Spider-Man PS4 – or Marvel’s Spider-Man to give it its official title – is exactly what you’re expecting it to be. Insomniac Games is not trying to reinvent the open world wheel with this hotly anticipated PlayStation 4 affair – rather it’s merely set out to refine it with web-slinging precision. Having played through the full first two hours of the title, we can confirm that it lives up to every superlative associated with Peter Parker’s alter-ego – Amazing! Spectacular! Superior! – but there’s a strong chance you’ll already know whether it’s for you.
There have been some solid Spider-Man games over the years: Activision’s uber-popular Spider-Man 2 on the PlayStation 2 is the one that’s perhaps most tightly webbed up in most people’s spider-memories, but the simply named Spider-Man on the PSone was also a decent romp. This author has particularly fond memories of The Amazing Spider-Man vs The Kingpin on the SEGA CD, but mostly because of its cock rock soundtrack and unintentionally funny FMV cut-scenes.
We’re confident saying this Sony published attempt is already the best yet. The game opens with a slow panning shot across Peter Parker’s bedroom, filled with the kind of Easter eggs that will have comic book fans salivating within seconds. The lead character, despite being a bit older than usual, is irreverent and awkward in a light-hearted way; his wise-cracking will irk some, but it’s true to the character and enjoyable enough.
Less grating is the gameplay, which is spot on. The title’s opening mission, which runs for about 45 minutes and introduces all of the mechanics, sees you bringing down big-boned baddie Wilson Fisk – a major player in this particular storyline. It’s a masterfully designed stretch of gameplay, gradually layering on all of the systems and getting you up to speed with the controls. It ends with the aforementioned baldy in custody, which is only the beginning of course.
There’s a lot going on here, from traversal to combat and everything in between. The swinging – undoubtedly the most important aspect of any Spider-Man game – feels slick and satisfying; you can get about on a basic level with the R2 button, but leaping out at the apex of each swing and adding in little momentum boosting zip dashes is the secret to getting real speed. It’s rhythmic in a really entertaining way, and there’s clearly a skill-based element to it even though it’s very accessible.
The fisticuffs require less of an introduction because they’re essentially Batman: Arkham Asylum – albeit with a slightly more acrobatic spin. Spidey can punch bad guys until they collapse, but his spider-sense will tingle aplenty, forcing you to dodge out of the way of incoming attacks. You can zip towards enemies in order to close distances, and even launch foes up into the air Devil May Cry-style; environmental items add contextual spontaneity to the action, while different enemy types require unique approaches.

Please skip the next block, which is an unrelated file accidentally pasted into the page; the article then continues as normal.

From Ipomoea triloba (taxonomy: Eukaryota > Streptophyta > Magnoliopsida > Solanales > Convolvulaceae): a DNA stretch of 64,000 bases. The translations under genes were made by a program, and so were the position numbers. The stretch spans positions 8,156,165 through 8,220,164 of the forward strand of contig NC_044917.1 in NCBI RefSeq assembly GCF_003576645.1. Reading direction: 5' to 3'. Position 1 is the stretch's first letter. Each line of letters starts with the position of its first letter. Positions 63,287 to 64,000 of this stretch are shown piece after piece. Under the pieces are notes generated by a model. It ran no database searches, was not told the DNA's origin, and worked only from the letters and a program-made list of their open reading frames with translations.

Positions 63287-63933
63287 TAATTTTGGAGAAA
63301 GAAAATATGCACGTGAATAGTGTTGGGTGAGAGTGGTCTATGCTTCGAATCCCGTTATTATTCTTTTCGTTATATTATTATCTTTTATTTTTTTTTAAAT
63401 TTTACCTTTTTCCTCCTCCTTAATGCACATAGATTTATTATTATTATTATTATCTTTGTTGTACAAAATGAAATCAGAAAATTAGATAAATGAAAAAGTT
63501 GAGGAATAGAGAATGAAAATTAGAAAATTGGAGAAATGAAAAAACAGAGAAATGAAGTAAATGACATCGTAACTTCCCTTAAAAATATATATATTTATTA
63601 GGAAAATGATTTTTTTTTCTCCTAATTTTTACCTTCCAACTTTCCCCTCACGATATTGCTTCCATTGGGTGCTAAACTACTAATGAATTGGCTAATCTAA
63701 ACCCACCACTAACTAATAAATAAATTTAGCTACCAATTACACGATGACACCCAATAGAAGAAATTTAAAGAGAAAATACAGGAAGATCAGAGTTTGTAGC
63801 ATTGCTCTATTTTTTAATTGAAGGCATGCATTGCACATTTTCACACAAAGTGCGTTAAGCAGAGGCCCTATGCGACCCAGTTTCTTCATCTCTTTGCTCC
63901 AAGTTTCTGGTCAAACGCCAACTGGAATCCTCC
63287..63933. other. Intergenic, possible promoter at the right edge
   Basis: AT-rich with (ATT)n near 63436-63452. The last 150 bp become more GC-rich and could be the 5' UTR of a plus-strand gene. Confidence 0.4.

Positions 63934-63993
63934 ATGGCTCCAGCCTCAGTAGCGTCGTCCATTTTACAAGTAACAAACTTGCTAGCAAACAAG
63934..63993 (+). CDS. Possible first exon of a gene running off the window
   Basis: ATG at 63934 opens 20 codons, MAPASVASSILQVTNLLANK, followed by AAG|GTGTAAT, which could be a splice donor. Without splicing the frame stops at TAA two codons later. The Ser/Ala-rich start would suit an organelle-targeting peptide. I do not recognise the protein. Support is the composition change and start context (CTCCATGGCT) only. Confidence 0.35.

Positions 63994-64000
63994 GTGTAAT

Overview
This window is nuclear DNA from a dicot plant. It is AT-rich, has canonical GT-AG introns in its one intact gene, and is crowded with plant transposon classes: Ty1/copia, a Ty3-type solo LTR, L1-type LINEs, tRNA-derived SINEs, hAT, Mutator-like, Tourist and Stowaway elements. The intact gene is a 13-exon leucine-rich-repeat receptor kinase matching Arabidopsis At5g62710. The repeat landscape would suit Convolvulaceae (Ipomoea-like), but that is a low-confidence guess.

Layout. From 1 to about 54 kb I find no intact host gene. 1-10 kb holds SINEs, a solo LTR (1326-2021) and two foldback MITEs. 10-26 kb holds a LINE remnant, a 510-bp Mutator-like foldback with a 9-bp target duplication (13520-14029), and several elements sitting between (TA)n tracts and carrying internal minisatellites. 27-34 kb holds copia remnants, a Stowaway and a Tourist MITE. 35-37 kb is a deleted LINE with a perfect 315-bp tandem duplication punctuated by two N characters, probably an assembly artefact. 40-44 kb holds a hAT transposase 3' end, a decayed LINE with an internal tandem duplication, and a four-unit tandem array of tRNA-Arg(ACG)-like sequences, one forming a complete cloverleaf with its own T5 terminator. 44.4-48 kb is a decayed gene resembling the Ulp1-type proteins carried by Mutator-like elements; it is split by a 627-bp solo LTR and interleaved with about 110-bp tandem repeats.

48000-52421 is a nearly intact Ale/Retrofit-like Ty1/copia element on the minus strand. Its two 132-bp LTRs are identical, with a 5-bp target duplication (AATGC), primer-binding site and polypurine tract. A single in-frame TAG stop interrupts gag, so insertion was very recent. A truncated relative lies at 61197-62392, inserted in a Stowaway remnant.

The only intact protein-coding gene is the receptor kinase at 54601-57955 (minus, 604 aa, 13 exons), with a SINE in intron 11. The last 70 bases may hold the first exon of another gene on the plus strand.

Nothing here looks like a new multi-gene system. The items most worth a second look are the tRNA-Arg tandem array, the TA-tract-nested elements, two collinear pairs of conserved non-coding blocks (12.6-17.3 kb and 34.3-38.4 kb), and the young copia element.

It’s nothing you haven’t seen before, but the way Insomniac iterates in the opening hours holds plenty of promise for the full campaign. There are gadgets to unlock – we only got to try one, a kind of supercharged web – and new suits to collect, all of which add unique abilities and perks to the mix. The cool thing is that you can pair the cosmetics of a particular suit with the capabilities of another, meaning that you can play pretty much exactly how you want to.
Everything in the open world has a purpose, even if it is effectively cookie cutter stuff. There are radio towers to locate – stop us if you’ve heard this one before – which show areas of interest on the map when synchronised. Peter’s old backpacks can be collected from around New York City, each containing a collectible which expands upon Spider-Man’s journey thus far. There are also landmarks to photograph, earning tokens which can then be invested into evolving the hero’s arsenal.
But this isn’t a game about web-slinging alone: Peter Parker also plays a pivotal role. Working as a scientist (MJ Watson is the investigative journalist in this universe), the 23-year-old University graduate will go to work, where all manner of mini-games await. The main one in the opening couple of hours sees you connecting circuits in a Pipe Mania-esque manner, but we get the impression there’ll be much more variety over the course of the full campaign.
It’s a total change of pace gameplay-wise, but it makes sense: this is still very much a story-driven experience, and as the developer itself says, the series is at its best when Spider-Man and Peter Parker’s worlds collide. It may be pulpy rather than borderline pretentious, but you can feel the PlayStation blueprint at play here: characters are motion-captured and the cut-scene direction is great.
It looks and runs lovely, too. We played on the PS4 Pro, and while a sun-drenched demo room prevented us from admiring the finer details, it’s clearly an extremely handsome game. The scale of New York City is particularly impressive, not just in terms of landmass but also verticality: sky-scrapers pierce the sky, and the whole location feels “alive” with everyday people going about their business – many of which will stop to admire the web-slinger or give him a piece of their mind.
The bottom line is that, even this early, we’re confident in saying that Insomniac's made the best ever Spider-Man game here. It may well subscribe to every open world trope under the web-spinning sun, but when the end-product is this polished and consistent then that’s not such a bad thing. Frankly, you’ll already know whether you want this game, but we’re more than happy to confirm that it meets expectations with aplomb.
Are you sold on Marvel's Spider-Man yet? Is this the superhero game you've been dreaming of? Check out our interview with creative director Bryan Intihar through here, and swing into the comments section below.